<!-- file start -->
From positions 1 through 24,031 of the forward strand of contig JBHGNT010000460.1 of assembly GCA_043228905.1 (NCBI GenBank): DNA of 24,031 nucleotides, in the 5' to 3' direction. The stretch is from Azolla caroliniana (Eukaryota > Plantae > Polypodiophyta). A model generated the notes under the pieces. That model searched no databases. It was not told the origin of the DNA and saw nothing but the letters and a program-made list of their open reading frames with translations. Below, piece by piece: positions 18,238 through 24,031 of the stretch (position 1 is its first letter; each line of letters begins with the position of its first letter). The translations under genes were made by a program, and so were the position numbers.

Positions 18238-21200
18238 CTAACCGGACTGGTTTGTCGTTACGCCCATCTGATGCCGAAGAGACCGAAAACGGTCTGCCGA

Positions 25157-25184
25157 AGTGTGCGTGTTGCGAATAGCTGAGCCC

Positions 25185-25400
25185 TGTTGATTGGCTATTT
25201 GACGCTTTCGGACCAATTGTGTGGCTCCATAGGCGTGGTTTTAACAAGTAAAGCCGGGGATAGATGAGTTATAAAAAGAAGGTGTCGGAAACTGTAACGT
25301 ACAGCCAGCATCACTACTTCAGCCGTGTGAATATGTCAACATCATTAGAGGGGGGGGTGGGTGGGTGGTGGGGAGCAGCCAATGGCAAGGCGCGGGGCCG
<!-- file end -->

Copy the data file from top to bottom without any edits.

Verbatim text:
From positions 1 through 24,031 of the forward strand of contig JBHGNT010000460.1 of assembly GCA_043228905.1 (NCBI GenBank): DNA of 24,031 nucleotides, in the 5' to 3' direction. The stretch is from Azolla caroliniana (Eukaryota > Plantae > Polypodiophyta). A model generated the notes under the pieces. That model searched no databases. It was not told the origin of the DNA and saw nothing but the letters and a program-made list of their open reading frames with translations. Below, piece by piece: positions 18,238 through 24,031 of the stretch (position 1 is its first letter; each line of letters begins with the position of its first letter). The translations under genes were made by a program, and so were the position numbers.

Positions 18238-21200
18238 CTAACCGGACTGGTTTGTCGTTACGCCCATCTGATGCCGAAGAGACCGAAAACGGTCTGCCGA

Positions 25157-25184
25157 AGTGTGCGTGTTGCGAATAGCTGAGCCC

Positions 25185-25400
25185 TGTTGATTGGCTATTT
25201 GACGCTTTCGGACCAATTGTGTGGCTCCATAGGCGTGGTTTTAACAAGTAAAGCCGGGGATAGATGAGTTATAAAAAGAAGGTGTCGGAAACTGTAACGT
25301 ACAGCCAGCATCACTACTTCAGCCGTGTGAATATGTCAACATCATTAGAGGGGGGGGTGGGTGGGTGGTGGGGAGCAGCCAATGGCAAGGCGCGGGGCCG